“What mystery is the sea, whose stirrings speak of a hidden soul beneath.”
— Herman Melville
Our days in Georgia are spent motoring through winding creeks, watching the depth. Phil is singing Country Western songs: “Shoaling, shoaling, shoaling (Rawhide)” and “Back in the Channel Again.” The weather has finally turned warmer and we have sun every day. Our first stop after our night aground is Skull Creek Marina, where we share the dock with big awkward pelicans and one Great Blue Heron who wasn’t afraid to perch about six feet away in the dusk.
Queen Bess Creek is our anchorage for the following evening, and presents us with an incredible sunset. We sit in the cockpit watching the sun go down.
We have less than a week left of our time together, and only two days until we get to our agreed-upon stopping place, Brunswick, GA.
“I feel so badly that we didn’t get you to Florida,” I say quietly. “I still think we could have made it.”
I can see he is thinking. “How many miles is it from Brunswick to St. Augustine?”
We go below and check the chart book. “It’s a hundred and ten,” I say. “Two long days.”
The wheels start to turn. Then the wheels come off of Plan C, and suddenly Plan B is a possibility. We will be in Brunswick on Tuesday. We can be in St. Augustine by Thursday night. Phil’s face lights up.
“We can do it!” He is so excited, I can’t bear to remind him that I just bought a non-refundable ticket home from Savannah. I’ll worry about that later. We are happy.
The next day, a dolphin breaches right off our port bow and lingers alongside us. It’s a good omen. We pull into our anchorage at Queens Island, in view of the red and white striped Sapelo Island Lighthouse. Dolphins are swimming around the mouth of the creek, and Phil catches a fin in a photo. Finally, some evidence. And another sunset to remember.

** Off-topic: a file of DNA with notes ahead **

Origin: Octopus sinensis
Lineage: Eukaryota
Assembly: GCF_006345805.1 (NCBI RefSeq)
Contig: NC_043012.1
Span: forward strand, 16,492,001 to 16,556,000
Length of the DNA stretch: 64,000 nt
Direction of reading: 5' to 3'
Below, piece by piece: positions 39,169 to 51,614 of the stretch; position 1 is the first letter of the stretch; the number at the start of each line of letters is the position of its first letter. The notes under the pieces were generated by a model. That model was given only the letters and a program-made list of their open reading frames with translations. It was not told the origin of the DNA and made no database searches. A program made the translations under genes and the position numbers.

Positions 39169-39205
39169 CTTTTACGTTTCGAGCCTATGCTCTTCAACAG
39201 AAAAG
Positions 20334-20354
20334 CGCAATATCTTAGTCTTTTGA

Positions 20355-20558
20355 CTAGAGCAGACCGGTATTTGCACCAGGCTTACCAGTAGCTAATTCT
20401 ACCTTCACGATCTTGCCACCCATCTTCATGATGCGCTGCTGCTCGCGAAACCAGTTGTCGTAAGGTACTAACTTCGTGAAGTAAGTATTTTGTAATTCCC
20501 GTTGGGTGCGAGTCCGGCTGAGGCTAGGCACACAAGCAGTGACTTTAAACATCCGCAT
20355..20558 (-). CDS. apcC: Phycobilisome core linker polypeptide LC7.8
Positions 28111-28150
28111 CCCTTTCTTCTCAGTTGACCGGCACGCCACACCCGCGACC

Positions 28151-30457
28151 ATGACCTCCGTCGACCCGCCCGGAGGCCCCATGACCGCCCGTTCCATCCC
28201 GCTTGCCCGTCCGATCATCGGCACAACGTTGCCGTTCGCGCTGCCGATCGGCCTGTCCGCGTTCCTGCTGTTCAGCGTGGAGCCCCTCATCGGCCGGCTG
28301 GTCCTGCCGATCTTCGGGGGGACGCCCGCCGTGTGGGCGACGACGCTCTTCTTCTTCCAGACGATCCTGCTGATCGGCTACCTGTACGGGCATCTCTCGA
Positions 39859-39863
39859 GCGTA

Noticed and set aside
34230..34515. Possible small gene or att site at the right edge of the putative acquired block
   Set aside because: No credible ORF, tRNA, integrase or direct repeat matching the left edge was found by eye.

The night is warm and clear. Since there’s no moon, the stars are brilliant and the Milky Way is visible above us. Phil lies on his back in the cockpit looking for shooting stars, but my attention is drawn to the water. I hear soft rippling sounds, as if someone is dangling her feet in the water. I peer into the dark ripples, but can’t see anything. Then, from just a few feet away, I hear a loud huff. It scares me; it is strangely human, as if someone is letting out an exasperated sigh.
“What is that?” I whisper. We are quiet for a while, listening. Another huff, farther off, breaks the silence.
“Dolphins breathing!” Phil whispers, and we hear another one. They are all around us in the dark water, and as I scan the surface, I see a reflection of our cockpit lantern in a round circle. An eye. They are watching us, too. Like so many moments of this adventure I’m on, this is an experience I will never forget. We sit for a long time under the stars, listening to the breathing of dolphins.